Emergencies Aren’t Biased
Small companies can fall victim to a dangerous mindset of thinking they are too small to take formal precautions against crises. They believe that fancy emergency notification systems are relegated to the companies with thousands of employees scattered around the globe. While the magnitude of the emergency may scale with the size of the company, even the smallest mom and pop company needs a plan and a system to communicate when an unexpected event occurs.
The truth is, emergencies can happen anywhere, anytime, to anyone. All we have to do is look at the crazy hurricane season we will thankfully see coming to an end in the coming weeks. Hurricanes Harvey, Irma, Maria and Nate paid no attention to whether or not the buildings they destroyed were owned by a large or small company. They didn’t care if four employees were displaced or 4,000. It was of no concern as to which streets would be impassable and how long the power would be out.
- 40% of small businesses never recover from a disaster – FEMA
- 8% of small business owners consider the environment a top factor – CNBC
- 2% of small business owners view cyber attacks as their most critical issue – CNBC
Are you as prepared as you could be? If you’re using emails and phone calls to inform employees of what they’re supposed to do before, during, and after an event, you’re likely missing quite a few people while also wasting valuable time and effort. These factors alone increase the risk of people getting hurt and your business taking longer to recover, if ever at all.
5 Steps to a Solid Disaster Plan for Businesses of All Sizes
While not every disaster plan can prevent a crisis, it does go a long way to help companies of all sizes recover when an emergency does strike. According to CNBC, there are a few things to consider when developing a plan:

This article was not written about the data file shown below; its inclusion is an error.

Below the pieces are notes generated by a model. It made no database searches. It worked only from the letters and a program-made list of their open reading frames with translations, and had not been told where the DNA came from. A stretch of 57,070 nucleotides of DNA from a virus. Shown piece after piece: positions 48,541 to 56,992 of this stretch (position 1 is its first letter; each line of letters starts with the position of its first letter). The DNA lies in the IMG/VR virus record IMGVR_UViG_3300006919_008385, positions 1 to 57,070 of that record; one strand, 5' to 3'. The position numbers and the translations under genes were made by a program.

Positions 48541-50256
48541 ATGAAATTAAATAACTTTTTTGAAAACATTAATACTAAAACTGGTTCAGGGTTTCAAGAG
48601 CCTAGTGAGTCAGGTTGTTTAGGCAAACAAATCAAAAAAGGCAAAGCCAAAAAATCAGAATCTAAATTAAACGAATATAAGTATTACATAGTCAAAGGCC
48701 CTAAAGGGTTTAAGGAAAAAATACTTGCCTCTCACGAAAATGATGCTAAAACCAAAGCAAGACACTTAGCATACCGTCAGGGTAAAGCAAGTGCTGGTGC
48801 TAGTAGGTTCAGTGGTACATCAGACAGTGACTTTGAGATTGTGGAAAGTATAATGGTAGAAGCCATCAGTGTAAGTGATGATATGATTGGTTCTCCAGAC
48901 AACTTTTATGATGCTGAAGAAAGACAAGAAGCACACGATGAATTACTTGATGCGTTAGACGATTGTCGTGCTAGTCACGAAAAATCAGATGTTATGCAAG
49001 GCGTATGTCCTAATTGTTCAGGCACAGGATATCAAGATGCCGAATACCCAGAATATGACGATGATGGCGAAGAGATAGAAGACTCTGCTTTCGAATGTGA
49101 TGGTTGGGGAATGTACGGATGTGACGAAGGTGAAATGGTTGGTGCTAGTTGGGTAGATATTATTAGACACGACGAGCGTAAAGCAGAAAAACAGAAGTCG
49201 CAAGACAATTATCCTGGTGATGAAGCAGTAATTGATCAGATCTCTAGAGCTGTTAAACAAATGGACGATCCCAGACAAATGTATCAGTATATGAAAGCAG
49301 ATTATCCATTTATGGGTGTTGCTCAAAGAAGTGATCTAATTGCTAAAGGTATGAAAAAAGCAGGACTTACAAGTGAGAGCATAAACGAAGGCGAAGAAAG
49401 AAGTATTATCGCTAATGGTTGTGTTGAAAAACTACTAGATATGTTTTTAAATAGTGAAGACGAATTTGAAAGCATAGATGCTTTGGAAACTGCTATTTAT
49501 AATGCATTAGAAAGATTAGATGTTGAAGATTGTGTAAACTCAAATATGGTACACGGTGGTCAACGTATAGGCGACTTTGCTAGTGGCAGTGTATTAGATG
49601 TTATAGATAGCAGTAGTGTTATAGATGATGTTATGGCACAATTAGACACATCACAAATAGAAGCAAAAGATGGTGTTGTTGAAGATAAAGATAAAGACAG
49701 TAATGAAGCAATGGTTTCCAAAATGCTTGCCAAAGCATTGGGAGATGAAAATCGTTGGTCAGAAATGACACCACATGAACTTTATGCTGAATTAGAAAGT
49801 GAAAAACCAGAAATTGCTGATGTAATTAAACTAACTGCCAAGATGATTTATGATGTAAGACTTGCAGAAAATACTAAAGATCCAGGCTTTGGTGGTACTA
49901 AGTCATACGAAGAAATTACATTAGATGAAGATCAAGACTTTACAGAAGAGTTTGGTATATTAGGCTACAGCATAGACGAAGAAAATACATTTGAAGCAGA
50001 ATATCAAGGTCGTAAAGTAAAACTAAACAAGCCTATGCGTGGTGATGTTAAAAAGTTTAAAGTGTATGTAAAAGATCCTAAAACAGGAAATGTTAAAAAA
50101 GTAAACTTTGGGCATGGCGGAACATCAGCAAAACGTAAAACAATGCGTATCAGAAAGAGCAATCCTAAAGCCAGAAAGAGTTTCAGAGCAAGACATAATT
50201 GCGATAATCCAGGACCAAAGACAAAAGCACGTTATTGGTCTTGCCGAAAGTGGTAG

1. Keep company records in the cloud
When seconds count, saving lives is more critical than saving data, although long-term, retrieving customer and company data is a boon to company survival. By keeping the most important data in the cloud, companies can be assured all of their information is safe, despite environmental circumstances.
2. Establish policies for employees, vendors, and customers
It’s easy to focus on rebuilding after a disaster, but employees, suppliers, and customers will only be patient for so long. They will expect communications, services, and product deliveries to resume within a reasonable amount of time or they will go to a competitor. Develop a separate communications plan for each affected party, giving them details of how and when business will continue, what they can expect, and ways for them to stay in touch. Homeland Security recommends companies have a pre-scripted message for each group, something that is easy to do with an automated mass communication system.
3. Develop a continuity plan
The key to getting on your feet quickly after an emergency event is to understand which operations are essential and who will carry them out, with backups in line. Everyone on payroll should know what is expected of them before, during, and after an emergency. Be sure they are trained, and require regular practice drills simulating the most probable emergencies.
4. Do a threat analysis